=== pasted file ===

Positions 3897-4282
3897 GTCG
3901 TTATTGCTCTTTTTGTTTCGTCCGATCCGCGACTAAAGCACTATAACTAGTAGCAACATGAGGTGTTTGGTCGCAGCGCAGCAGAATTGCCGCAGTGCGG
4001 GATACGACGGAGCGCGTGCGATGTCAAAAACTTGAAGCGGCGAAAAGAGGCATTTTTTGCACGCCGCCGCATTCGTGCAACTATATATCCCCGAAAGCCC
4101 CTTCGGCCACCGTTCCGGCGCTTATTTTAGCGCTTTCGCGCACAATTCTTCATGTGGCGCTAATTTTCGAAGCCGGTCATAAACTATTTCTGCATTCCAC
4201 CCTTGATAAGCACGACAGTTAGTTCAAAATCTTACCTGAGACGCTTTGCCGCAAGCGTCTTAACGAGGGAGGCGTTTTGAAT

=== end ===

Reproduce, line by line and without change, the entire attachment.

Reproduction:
Positions 3897-4282
3897 GTCG
3901 TTATTGCTCTTTTTGTTTCGTCCGATCCGCGACTAAAGCACTATAACTAGTAGCAACATGAGGTGTTTGGTCGCAGCGCAGCAGAATTGCCGCAGTGCGG
4001 GATACGACGGAGCGCGTGCGATGTCAAAAACTTGAAGCGGCGAAAAGAGGCATTTTTTGCACGCCGCCGCATTCGTGCAACTATATATCCCCGAAAGCCC
4101 CTTCGGCCACCGTTCCGGCGCTTATTTTAGCGCTTTCGCGCACAATTCTTCATGTGGCGCTAATTTTCGAAGCCGGTCATAAACTATTTCTGCATTCCAC
4201 CCTTGATAAGCACGACAGTTAGTTCAAAATCTTACCTGAGACGCTTTGCCGCAAGCGTCTTAACGAGGGAGGCGTTTTGAAT